Earth Day: How “going naked” with Lush cosmetics can help reduce plastic footprint

Dan Campbell, Lush cosmetic scientist. Handout/Lush
Monica Evans
18 April 2018

BONN, Germany (Landscape News) — More plastic is being used than ever before, largely due to the increase in packaging for all kinds of consumer products, but many businesses are working to stem the tide.

Global cosmetics company Lush has been in the game of reducing packaging, or as they call it, “going naked,” with their products for a long time.

Company co-founder Mo Constantine and cosmetic chemist Stan Krysztal invented the company’s solid shampoo bars in the late 1980s, which are long-lasting and require no packaging whatsoever. The company estimates that since 2010, sales of the bar have saved the use of around 30 million plastic bottles.

Lush is also known for spectacular “bath bombs,” which disintegrate with an exhilarating fizz in the tub.

Ahead of Earth Day, which this year highlights environmental damage caused by plastic pollution, Landscape News spoke with Lush cosmetics scientist Daniel Campbell to find out more about the company’s challenges and victories in developing and popularizing package-free products.

Q: What’s different about the makeup of a shampoo bar from shampoo-in-a-bottle?

A: Shampoo-in-a-bottle contains a lot of water, whereas a shampoo bar can be thought of as a shampoo concentrate, where you add the water in the shower.

Q: Does it interact differently with your hair and body?

A: Shampoo bars are more concentrated, which gives you greater flexibility when it comes to how much you want to use. Each bar is equivalent to three medium-sized bottles of shampoo (approximately 750g). You can wash your hair with the lather to get a milder cleanse, or rub the bar directly on the hair for a deep clean. But chemically speaking, a shampoo bar is just a shampoo without the water.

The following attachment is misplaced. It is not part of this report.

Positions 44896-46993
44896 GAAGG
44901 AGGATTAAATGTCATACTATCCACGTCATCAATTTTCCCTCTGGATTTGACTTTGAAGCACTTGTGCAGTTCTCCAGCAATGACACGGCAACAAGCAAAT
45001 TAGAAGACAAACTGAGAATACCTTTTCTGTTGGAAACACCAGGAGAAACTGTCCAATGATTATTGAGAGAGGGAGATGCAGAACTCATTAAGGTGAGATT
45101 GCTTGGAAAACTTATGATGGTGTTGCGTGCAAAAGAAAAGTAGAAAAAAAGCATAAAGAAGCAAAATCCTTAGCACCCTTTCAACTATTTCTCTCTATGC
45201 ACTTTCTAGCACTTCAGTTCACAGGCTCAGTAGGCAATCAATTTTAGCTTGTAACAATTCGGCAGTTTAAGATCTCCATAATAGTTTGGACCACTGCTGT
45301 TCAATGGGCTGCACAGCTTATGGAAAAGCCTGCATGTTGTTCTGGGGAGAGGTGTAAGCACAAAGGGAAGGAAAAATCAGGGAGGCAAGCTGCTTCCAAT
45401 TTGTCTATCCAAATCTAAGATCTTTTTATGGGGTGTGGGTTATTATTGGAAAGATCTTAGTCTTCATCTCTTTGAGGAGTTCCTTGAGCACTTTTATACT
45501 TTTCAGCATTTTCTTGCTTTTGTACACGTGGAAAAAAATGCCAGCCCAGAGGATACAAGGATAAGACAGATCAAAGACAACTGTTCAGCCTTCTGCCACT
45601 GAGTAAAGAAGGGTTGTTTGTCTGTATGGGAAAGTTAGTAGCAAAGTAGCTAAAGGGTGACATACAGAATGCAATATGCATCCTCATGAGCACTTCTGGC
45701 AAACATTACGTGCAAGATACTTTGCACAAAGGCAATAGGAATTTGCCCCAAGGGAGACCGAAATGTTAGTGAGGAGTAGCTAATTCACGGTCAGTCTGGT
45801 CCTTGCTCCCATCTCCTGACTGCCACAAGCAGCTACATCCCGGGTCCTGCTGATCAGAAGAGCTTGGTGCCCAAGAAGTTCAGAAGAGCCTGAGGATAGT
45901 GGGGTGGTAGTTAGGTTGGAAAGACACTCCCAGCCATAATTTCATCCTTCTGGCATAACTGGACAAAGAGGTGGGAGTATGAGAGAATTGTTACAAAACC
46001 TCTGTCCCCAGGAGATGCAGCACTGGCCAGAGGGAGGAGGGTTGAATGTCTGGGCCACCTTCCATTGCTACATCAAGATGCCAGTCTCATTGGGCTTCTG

Q: What are some of the other successes you’ve had with developing package-free products?

A: Naked Shower Gels and Naked Body Lotions are two of my favorites: being able to replicate the effect of some of our most beloved products without the packaging has been very satisfying.

Q: Can you tell me about the challenges of “going fully naked” with cosmetics production?

A: Trying to create the same experience (or better) for our customers without packaging is challenging, particularly because the most commonly-used cosmetic material is water, and water evaporates. Facial skincare is still proving difficult to develop in package-free versions because it usually has a lot of water in it, so we’re trying to find some creative ways around that at the moment.

Q: What about people bringing their own containers when they shop?

A: This is something we’re interested in, but our products are full of fresh ingredients and some can be quite fragile, so we’re concerned about stability, particularly when it comes to microbial cross-contamination.

Q: Why don’t more cosmetic companies provide package-free options?

A: I think until recently the cosmetics industry hasn’t felt any pressure from consumers to reduce the amount of packaging they use. Having a Naked Product in the same shape as a packaged product, next to each other on a shelf or on a web page, is a good way to get the conversation going.

Q: What are your top tips for people hoping to reduce their plastic footprint?

A: Always carry a bag and buy products without packaging, or with packaging made from recycled materials. Where there isn’t an option to buy something without packaging, contact the company and ask them what they are doing to reduce their plastic footprint. As a community we need to put pressure on the companies we spend our money with to look after our planet, and it’s only through consumer pressure that they will change.

Find out more about sustainable business practices at the upcoming Global Landscapes Forum 2018 Investment Case Symposium

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